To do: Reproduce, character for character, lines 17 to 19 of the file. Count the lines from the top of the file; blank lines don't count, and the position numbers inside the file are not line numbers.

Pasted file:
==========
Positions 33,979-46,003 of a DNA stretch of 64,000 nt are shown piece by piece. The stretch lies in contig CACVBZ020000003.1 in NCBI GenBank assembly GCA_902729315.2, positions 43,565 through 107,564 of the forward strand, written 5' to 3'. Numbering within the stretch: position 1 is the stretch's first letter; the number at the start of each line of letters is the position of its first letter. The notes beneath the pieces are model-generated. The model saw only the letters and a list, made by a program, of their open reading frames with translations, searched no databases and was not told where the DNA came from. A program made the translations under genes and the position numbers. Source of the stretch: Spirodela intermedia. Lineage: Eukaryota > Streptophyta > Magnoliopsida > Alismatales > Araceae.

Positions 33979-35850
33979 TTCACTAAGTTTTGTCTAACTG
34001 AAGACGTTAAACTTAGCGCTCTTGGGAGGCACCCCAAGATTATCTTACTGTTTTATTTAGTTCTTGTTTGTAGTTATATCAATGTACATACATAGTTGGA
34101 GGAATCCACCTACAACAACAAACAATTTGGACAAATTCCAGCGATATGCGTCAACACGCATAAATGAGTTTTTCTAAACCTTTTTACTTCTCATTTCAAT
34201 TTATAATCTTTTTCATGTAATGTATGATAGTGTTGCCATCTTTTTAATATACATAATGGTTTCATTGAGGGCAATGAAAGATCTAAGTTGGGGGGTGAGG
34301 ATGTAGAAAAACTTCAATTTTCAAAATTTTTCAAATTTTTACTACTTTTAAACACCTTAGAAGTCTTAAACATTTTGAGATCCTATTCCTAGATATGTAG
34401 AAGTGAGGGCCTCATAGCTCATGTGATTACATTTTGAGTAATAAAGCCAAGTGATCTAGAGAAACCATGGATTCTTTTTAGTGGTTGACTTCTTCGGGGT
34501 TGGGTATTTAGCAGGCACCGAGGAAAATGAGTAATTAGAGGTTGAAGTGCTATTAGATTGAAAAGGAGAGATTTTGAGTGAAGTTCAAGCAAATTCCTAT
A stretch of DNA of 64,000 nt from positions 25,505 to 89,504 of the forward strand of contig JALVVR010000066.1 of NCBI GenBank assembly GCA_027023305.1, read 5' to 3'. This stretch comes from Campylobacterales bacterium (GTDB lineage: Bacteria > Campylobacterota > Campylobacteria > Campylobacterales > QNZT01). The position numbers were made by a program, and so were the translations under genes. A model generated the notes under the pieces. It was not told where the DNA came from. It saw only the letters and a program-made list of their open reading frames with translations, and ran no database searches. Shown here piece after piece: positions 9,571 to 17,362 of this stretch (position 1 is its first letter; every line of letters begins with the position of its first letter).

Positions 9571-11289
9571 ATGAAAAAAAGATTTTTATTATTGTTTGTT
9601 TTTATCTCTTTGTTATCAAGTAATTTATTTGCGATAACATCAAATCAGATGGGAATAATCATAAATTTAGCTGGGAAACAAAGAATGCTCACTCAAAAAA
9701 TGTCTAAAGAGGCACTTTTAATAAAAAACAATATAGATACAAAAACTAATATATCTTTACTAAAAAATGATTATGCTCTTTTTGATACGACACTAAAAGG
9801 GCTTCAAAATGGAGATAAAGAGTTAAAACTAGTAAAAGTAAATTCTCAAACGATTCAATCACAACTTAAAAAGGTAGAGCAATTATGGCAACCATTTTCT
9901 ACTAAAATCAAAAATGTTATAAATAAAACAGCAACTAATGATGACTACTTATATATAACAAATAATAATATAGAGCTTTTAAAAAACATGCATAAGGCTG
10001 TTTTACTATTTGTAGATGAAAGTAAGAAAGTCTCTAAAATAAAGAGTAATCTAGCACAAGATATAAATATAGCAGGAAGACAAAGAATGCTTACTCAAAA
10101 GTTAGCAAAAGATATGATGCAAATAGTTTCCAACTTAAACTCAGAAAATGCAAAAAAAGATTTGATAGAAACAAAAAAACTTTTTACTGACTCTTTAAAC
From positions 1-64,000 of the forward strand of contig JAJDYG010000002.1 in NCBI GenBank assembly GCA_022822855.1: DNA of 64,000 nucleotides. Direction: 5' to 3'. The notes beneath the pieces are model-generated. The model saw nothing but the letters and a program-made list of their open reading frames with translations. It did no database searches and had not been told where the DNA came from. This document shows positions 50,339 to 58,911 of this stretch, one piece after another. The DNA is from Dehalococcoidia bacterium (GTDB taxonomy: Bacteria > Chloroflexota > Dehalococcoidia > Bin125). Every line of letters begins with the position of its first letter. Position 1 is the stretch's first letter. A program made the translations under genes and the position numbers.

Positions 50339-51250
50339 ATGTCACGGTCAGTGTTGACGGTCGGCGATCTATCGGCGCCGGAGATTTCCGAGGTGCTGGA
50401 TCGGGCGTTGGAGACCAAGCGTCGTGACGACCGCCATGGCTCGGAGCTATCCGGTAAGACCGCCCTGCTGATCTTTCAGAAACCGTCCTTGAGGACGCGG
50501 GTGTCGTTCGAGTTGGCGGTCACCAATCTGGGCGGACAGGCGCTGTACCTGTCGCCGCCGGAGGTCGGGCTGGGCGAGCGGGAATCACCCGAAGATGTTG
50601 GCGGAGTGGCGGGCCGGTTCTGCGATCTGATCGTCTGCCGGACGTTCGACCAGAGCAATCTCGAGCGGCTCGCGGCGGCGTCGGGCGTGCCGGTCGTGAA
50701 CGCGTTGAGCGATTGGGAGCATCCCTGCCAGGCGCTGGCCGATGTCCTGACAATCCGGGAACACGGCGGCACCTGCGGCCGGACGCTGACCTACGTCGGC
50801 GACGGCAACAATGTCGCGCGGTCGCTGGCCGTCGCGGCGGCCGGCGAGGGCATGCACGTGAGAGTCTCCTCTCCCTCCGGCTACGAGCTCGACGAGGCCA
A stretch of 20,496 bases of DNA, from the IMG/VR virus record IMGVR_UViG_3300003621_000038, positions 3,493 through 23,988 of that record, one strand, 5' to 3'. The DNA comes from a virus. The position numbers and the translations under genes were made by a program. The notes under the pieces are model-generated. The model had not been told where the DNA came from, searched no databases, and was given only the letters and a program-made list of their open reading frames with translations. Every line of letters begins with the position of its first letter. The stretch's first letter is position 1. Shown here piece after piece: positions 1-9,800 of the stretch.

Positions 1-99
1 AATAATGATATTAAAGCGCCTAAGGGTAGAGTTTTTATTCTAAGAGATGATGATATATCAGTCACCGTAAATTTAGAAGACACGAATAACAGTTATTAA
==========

10001 TTTTACTATTTGTAGATGAAAGTAAGAAAGTCTCTAAAATAAAGAGTAATCTAGCACAAGATATAAATATAGCAGGAAGACAAAGAATGCTTACTCAAAA
10101 GTTAGCAAAAGATATGATGCAAATAGTTTCCAACTTAAACTCAGAAAATGCAAAAAAAGATTTGATAGAAACAAAAAAACTTTTTACTGACTCTTTAAAC
From positions 1-64,000 of the forward strand of contig JAJDYG010000002.1 in NCBI GenBank assembly GCA_022822855.1: DNA of 64,000 nucleotides. Direction: 5' to 3'. The notes beneath the pieces are model-generated. The model saw nothing but the letters and a program-made list of their open reading frames with translations. It did no database searches and had not been told where the DNA came from. This document shows positions 50,339 to 58,911 of this stretch, one piece after another. The DNA is from Dehalococcoidia bacterium (GTDB taxonomy: Bacteria > Chloroflexota > Dehalococcoidia > Bin125). Every line of letters begins with the position of its first letter. Position 1 is the stretch's first letter. A program made the translations under genes and the position numbers.